that may help reduce or prevent low back pain include:
Some exercises can aggravate back pain. If you have low
back pain, avoid:
Do not exercise if you have low back
If you have low back pain, doing aerobic,
strengthening, and gentle stretching exercises may help you gain or maintain
good health, strength, and flexibility. Certain exercises may reduce your low
Continue to Why?
Exercise and staying active may relieve low back pain and can help speed
your recovery. Stretching
and strengthening your stomach, back, and leg muscles helps make them less
susceptible to injury that can cause back pain. Strong stomach, back, and leg
muscles also better support your spine, reducing pressure on your
spinal discs. This may help prevent disc
Aerobic exercises—such as walking, swimming, or walking in
waist-deep water—also help you maintain a healthy back. Aerobic exercise makes
your heart and other muscles use oxygen more efficiently. Muscles that
often receive oxygen-rich blood stay healthier.
Exercise and activity may help reduce the risk of
disability from back pain.
Exercises stretch and strengthen your back,
stomach, and legs. When these muscles are flexible and strong, they can help
reduce the risk of disability from back pain.
Continue to How?
people who have back pain naturally feel better by doing certain motions. Some
feel better sitting (their back and hips are flexed). Others feel better
standing (back and hips are extended). Exercise that moves you toward your more
comfortable position is usually more successful in treating your back
pain.1 For example, if you are more comfortable
sitting down, exercises that bend you forward—such as partial sit-ups
(curl-ups) and knee-to-chest exercises—may help you.
Talk to your
doctor before you start an exercise program, and only do exercises that do not increase your symptoms.
The most effective exercise programs for chronic low back pain are
designed specifically for you and are supervised.2 For
example, a physical therapist might teach you an exercise program that you can use at home. Then you would see the therapist every so often to check on your progress and
advance your program.
Ask your doctor or physical therapist whether there are
additional exercises that will work best for you.
Exercises to reduce low back pain take a long time and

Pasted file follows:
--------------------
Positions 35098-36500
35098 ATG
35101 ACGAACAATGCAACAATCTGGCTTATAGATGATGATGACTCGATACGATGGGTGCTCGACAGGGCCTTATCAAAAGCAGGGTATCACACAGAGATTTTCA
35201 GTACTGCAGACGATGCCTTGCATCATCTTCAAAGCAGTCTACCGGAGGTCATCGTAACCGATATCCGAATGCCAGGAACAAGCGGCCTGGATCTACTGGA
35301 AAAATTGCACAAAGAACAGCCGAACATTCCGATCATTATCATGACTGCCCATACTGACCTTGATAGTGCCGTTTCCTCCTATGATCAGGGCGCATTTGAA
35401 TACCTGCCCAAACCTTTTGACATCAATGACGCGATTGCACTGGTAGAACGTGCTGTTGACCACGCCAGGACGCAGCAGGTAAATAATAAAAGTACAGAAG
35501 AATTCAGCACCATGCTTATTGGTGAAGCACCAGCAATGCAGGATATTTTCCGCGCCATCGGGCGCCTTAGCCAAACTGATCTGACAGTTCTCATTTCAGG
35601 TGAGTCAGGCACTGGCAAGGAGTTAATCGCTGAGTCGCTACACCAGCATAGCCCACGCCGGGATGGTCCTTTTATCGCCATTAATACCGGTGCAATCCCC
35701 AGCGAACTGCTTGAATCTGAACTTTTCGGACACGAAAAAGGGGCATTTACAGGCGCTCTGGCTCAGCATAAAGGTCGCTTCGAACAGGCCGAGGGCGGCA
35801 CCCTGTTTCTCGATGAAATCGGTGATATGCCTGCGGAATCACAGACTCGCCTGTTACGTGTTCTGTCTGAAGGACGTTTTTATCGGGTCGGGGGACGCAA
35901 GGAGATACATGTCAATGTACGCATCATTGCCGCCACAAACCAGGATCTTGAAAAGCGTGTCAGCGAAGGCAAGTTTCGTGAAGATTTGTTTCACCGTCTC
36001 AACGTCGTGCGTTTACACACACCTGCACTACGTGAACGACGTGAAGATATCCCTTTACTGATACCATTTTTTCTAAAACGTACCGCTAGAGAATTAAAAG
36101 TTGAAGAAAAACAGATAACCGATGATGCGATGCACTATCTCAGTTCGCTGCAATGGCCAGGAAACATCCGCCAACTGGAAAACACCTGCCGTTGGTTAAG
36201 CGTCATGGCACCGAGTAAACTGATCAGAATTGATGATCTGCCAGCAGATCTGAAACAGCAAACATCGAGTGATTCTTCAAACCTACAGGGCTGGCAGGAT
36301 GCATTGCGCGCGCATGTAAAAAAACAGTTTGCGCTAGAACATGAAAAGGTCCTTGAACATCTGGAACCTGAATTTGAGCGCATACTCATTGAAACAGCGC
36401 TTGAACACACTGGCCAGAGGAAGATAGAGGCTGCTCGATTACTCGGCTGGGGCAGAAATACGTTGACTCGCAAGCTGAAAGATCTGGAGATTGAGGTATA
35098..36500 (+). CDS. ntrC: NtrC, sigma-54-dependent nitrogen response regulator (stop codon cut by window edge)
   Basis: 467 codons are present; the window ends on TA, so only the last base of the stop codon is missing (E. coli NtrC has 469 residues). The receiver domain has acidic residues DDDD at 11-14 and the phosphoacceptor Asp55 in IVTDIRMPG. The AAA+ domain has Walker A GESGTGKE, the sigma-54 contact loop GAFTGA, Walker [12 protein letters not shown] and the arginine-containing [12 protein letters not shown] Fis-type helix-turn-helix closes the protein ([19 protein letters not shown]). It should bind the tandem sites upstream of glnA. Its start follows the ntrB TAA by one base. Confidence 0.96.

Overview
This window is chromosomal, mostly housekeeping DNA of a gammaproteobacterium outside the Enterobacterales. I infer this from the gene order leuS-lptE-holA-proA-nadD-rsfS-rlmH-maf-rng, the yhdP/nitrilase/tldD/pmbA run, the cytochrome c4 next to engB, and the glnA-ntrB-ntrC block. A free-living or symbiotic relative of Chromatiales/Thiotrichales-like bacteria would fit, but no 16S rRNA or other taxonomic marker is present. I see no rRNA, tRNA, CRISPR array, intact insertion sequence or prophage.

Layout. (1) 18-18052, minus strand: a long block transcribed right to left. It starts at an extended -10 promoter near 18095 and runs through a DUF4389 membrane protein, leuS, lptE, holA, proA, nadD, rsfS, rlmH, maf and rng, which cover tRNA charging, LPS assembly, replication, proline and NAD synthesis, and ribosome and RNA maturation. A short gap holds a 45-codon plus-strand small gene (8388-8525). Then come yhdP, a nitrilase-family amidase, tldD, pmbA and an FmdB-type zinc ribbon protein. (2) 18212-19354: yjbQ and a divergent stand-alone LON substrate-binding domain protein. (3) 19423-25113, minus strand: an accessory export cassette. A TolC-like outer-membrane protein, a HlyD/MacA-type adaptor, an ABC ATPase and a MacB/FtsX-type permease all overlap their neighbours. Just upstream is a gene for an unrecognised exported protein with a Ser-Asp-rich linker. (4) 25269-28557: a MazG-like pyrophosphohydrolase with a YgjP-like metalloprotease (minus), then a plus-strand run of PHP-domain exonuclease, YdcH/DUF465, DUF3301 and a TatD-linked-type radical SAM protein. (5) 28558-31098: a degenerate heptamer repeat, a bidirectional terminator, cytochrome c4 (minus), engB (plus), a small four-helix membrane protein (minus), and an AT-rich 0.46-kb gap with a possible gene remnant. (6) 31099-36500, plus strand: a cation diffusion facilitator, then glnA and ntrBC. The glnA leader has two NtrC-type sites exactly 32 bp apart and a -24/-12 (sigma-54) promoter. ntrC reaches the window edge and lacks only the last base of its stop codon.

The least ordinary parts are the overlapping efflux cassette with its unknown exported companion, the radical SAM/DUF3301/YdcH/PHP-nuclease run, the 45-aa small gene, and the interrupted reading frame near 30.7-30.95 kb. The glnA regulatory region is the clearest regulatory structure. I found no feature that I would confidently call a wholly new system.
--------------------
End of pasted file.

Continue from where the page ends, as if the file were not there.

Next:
are difficult to do.
Even 10 minutes of exercises each day may ease low back pain. The exercises listed above do not involve
complicated steps and can be done indoors without special equipment.
Continue to Where?
For more information about exercises to reduce low back
pain, talk to:
The following resources have more information about back pain:
The American Academy of Orthopaedic Surgeons (AAOS)
provides information and education to raise the public's awareness of
musculoskeletal conditions, with an emphasis on preventive measures. The AAOS
website contains information on orthopedic conditions and treatments, injury
prevention, and wellness and exercise.
The American Academy of Physical Medicine and
Rehabilitation (AAPMR) is the medical society for the specialty of physical
medicine and rehabilitation. The website includes a directory of member
PM&R physicians (physiatrists) that can be searched by last name, location,
or telephone number.
The American Physical Therapy Association (APTA) Move Forward website provides information
and education to the public about physical therapy and how it is used to treat
certain conditions. APTA is a national
organization representing over 85,000 physical therapists, physical therapist
assistants, and students. APTA's goal is to foster advancements in physical
therapist education, practice, and research.
Return to topic:
Long A, et al. (2004). Does it matter which exercise? Spine, 29(23): 2593–2602.
Hayden JA, et al. (2005). Systematic review: Strategies for using exercise therapy to improve outcomes in chronic low back pain. Annals of Internal Medicine, 142(9): 776–785.
February 15, 2012
William H. Blahd, Jr., MD, FACEP - Emergency Medicine
& Joan Rigg, PT, OCS - Physical Therapy
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